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This is why the grand chief of the Gwich’in Tribal Council changed his name

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This is why the grand chief of the Gwich’in Tribal Council changed his name

Or no longer it has been his dream since he changed into once a younger adult to commerce his name to one which’s belonged to his family for generations, but changed into once obscured by early settlers. And now, its official — the grand chief of the Gwich’in Tribal Council will slither by the name Ken Kyikavichik.

Early Newspaper
Grand Chief Ken Kyikavichik holds a portrait of his uncle, Chief Johnny Kay, who also conception to be changing his name earlier than he died. (Submitted by Ken Kyikavichik )

Or no longer it has been his dream since he changed into once a younger adult to commerce his name to one which’s belonged to his family for generations but changed into once obscured by early settlers.

And now its official: The grand chief of the Gwich’in Tribal Council will slither by the name Ken Kyikavichik.

“I obvious after getting elected, that changed into once one thing that I’d finally put together thru on,” he acknowledged.

“The reason that it be vital changed into once the indisputable fact that the history of the name is that it changed into once changed by the early settlers into the home right here. They could well well well no longer direct ‘Kyikavichik.’ And so they ended up changing and shortening it to ‘Kay.'”

He introduced the commerce from Ken Smith at a recent Gwich’namely assembly in Inuvik, N.W.T.

The name approach “carry the arrow.”

Kyikavichik acknowledged one of his ancestors, who changed into once too younger to hunt as a boy, feeble to put together his father spherical the village asking if he could well well well carry the arrow.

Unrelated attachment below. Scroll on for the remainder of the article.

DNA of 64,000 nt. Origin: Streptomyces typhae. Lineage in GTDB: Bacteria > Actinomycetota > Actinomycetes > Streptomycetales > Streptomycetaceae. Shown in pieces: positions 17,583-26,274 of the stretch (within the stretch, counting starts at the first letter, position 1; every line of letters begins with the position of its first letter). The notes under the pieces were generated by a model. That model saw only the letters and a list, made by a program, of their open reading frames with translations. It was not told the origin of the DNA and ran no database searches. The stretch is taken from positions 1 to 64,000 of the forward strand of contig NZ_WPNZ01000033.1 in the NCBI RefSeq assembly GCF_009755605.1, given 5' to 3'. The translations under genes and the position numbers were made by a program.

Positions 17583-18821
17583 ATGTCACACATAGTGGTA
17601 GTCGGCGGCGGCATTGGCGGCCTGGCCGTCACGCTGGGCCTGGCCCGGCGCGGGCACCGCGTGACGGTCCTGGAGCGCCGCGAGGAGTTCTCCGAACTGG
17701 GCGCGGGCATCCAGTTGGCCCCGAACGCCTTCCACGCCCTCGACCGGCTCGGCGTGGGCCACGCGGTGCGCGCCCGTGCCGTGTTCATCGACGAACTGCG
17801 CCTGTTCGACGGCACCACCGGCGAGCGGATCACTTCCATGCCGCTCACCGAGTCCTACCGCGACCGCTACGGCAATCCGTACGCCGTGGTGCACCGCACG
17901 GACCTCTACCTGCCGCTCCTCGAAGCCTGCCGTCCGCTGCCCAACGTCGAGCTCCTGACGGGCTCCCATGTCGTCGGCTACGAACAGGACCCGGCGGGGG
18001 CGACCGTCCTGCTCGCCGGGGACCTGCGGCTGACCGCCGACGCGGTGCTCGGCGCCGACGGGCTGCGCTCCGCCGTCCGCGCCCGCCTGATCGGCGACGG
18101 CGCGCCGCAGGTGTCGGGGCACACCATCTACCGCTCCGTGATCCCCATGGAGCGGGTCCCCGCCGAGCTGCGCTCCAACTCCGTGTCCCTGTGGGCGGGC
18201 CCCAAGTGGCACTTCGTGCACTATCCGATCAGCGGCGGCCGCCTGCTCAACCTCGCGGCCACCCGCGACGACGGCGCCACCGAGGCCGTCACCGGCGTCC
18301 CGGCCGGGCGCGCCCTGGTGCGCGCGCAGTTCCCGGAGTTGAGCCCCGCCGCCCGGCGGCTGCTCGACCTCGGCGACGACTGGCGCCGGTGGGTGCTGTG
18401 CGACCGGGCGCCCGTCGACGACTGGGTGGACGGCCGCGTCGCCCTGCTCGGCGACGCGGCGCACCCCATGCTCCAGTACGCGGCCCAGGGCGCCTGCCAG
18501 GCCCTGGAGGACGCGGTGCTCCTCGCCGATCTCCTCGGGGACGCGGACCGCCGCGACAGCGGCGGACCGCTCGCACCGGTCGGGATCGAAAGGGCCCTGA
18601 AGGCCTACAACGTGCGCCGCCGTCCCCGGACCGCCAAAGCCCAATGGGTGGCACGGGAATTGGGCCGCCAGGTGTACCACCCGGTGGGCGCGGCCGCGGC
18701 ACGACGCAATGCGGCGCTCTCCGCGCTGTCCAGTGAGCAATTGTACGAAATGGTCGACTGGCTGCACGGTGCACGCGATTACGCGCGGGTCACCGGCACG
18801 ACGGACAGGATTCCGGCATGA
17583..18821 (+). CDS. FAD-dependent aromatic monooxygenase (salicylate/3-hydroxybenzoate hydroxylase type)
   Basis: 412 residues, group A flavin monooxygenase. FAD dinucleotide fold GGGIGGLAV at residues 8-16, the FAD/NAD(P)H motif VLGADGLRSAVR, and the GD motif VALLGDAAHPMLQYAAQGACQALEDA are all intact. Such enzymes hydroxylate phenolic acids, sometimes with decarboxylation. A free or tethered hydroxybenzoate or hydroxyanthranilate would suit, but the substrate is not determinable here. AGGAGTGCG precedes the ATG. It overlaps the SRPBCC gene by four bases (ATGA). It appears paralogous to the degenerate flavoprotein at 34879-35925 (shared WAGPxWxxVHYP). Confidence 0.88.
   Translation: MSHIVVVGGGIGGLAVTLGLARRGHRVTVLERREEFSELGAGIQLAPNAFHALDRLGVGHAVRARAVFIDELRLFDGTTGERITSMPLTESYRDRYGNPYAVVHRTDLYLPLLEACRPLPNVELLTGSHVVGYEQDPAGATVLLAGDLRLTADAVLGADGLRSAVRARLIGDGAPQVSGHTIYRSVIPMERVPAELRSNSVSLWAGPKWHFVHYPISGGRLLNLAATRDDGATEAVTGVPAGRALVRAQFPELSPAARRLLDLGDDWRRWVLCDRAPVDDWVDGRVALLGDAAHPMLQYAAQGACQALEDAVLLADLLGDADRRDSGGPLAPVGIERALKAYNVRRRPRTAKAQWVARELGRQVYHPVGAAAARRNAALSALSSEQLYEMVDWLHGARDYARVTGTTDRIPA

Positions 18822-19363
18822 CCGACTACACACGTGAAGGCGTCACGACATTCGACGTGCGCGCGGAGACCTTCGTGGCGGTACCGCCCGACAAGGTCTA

Kyikavichik’s sizable-grandfather, Chief Johnny Kay Sr., 2nd from left. (Submitted by Ken Kyikavichik)

“After that, they began calling him Kyikavichik. And of direction, the name caught and his descendants were Kyikavichik,” he acknowledged.

“When the early settlers came, they most often took our names and made them our closing names, and then supplied the anglicized names for the first names. And so John, Mary, Robert … these are general names in our communities.”

Significance for language

His sizable-grandfather, Johnny Kyikavichik Sr., changed into once Head man (2nd in order) to Chief Julius Salu of the Tetlit Gwich’in, a signatory to Treaty 11.

Kyikavichik also had an uncle by the identical name, Chief Johnny Kyikavichik, who wished to commerce his closing name to boot, earlier than he handed away closing year.

Since this year marks the centennial anniversary for Treaty 11, the grand chief acknowledged it be namely vital to reclaim his ragged name.

“These are lawful some of the issues that I conception I needed to attain to no longer solely let folks know the do and who I’m from, but besides underpin the significance of our Gwich’in language, which is struggling,” he acknowledged.

“We’ve obtained a declining amount of fluent speakers of the Gwich’in language. And it be vital that we promote our language and accomplish what we can to pork up the level of fluency amongst our communities.”

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This is why the grand chief of the Gwich’in Tribal Council changed his name